Design Tricks to Make Tiny Bathrooms Look Bigger

Design tricks to make tiny bathrooms look bigger

It’s fun to look at magazine pictures of gleaming bathrooms the size of airplane hangars. But if you’re like most homeowners, your washroom can barely fit a sink and toilet, let alone a Learjet.

How can you make the most of those rooms?

There’s plenty you can do—from choosing the right color palette to employing visual tricks—to make even the smallest space look magazine-worthy. Here are some suggestions from Houzz:

Choose white on white: White tile, white paint, and a white vanity can do wonders for visually enlarging a space. “This noncolor-color naturally recedes, making the space look bigger,” notes Houzz. Use varying textures to keep the design from appearing monotonous.

Install a floating vanity: This choice allows for storage beneath the sink, while also giving the bathroom an airy look. Additionally, “in a very small space, having more room to plant your feet can make a big difference,” notes Houzz.

Go minimal: Don’t choose the largest vanity possible. A smaller vanity will “make the area feel less stuffed and thus roomier.”

Replace a shower curtain with glass: This makes the entire square footage of the room visible, opening things up considerably. Houzz also suggests homeowners consider replacing the bathtub with a shower stall. “They are easier to get in and out of, and removing the tub eliminates a lot of bulk that eats up precious room.”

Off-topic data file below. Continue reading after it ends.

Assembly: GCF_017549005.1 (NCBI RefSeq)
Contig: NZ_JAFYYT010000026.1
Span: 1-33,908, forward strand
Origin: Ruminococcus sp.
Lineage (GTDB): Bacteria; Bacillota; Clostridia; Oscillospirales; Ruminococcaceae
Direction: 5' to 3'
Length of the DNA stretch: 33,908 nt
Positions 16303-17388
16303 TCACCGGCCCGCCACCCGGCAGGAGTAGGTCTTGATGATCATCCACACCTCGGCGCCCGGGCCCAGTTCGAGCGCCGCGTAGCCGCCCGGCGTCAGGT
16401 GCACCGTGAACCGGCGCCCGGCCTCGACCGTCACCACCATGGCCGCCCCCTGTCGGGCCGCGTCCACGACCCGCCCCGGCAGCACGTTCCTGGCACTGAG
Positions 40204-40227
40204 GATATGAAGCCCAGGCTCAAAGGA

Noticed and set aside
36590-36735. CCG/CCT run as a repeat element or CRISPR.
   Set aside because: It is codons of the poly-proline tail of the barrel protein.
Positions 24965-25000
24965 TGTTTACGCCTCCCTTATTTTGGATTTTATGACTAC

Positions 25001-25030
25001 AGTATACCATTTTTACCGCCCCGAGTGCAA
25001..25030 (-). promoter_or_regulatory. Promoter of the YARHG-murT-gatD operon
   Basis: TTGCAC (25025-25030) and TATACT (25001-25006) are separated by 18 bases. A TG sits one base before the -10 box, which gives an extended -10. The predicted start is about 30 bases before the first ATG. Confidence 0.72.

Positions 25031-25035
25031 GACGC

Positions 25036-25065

Use bright lighting: Consider multiple light sources in different locations. This will brighten the room and eliminate shadows that close in the space.

If you need any contacts for contractors to aide you in your home renovations please feel free to reach out to me directly. I am always available to you as a resource.

The Colorado Broker

ReMax of Cherry Creek

Photo Copyright: Chastity Cortijo on Unsplash

School Districts are More Important to Denver Home Buyers than other Amenities

School Districts are More Important to Denver Home Buyers than other Amenities

We all know home buyers desire high-performing school districts. But what are they willing to sacrifice for this priority? Plenty, according to a recent survey by

The survey found that 78% of home buyers place a good school district above other amenities. “School districts are an area where many buyers aren’t willing to compromise,” Chief Economist Danielle Hale noted of the survey’s findings, as reported by CBS MarketWatch. “For many buyers, ‘location, location, location’ means ‘schools, schools, schools’.”

According to MarketWatch, more than half of home buyers (59%) studied test scores to determine a school district’s quality. Others considered whether the school had a gifted and talented program (53%) and art and music education (49%).

Among the amenities they were willing to sacrifice for great schools: a garage (19% were willing to let this go); updated kitchen (17%); number of hoped-for bedrooms (17%) and outdoor living space (16%).

“Of course, buying in a good school district comes with a significant premium as well,” adds MarketWatch, which cites a 2016 study noting that homes in higher-rated school districts were 49% more expensive on average than the median-priced home nationwide.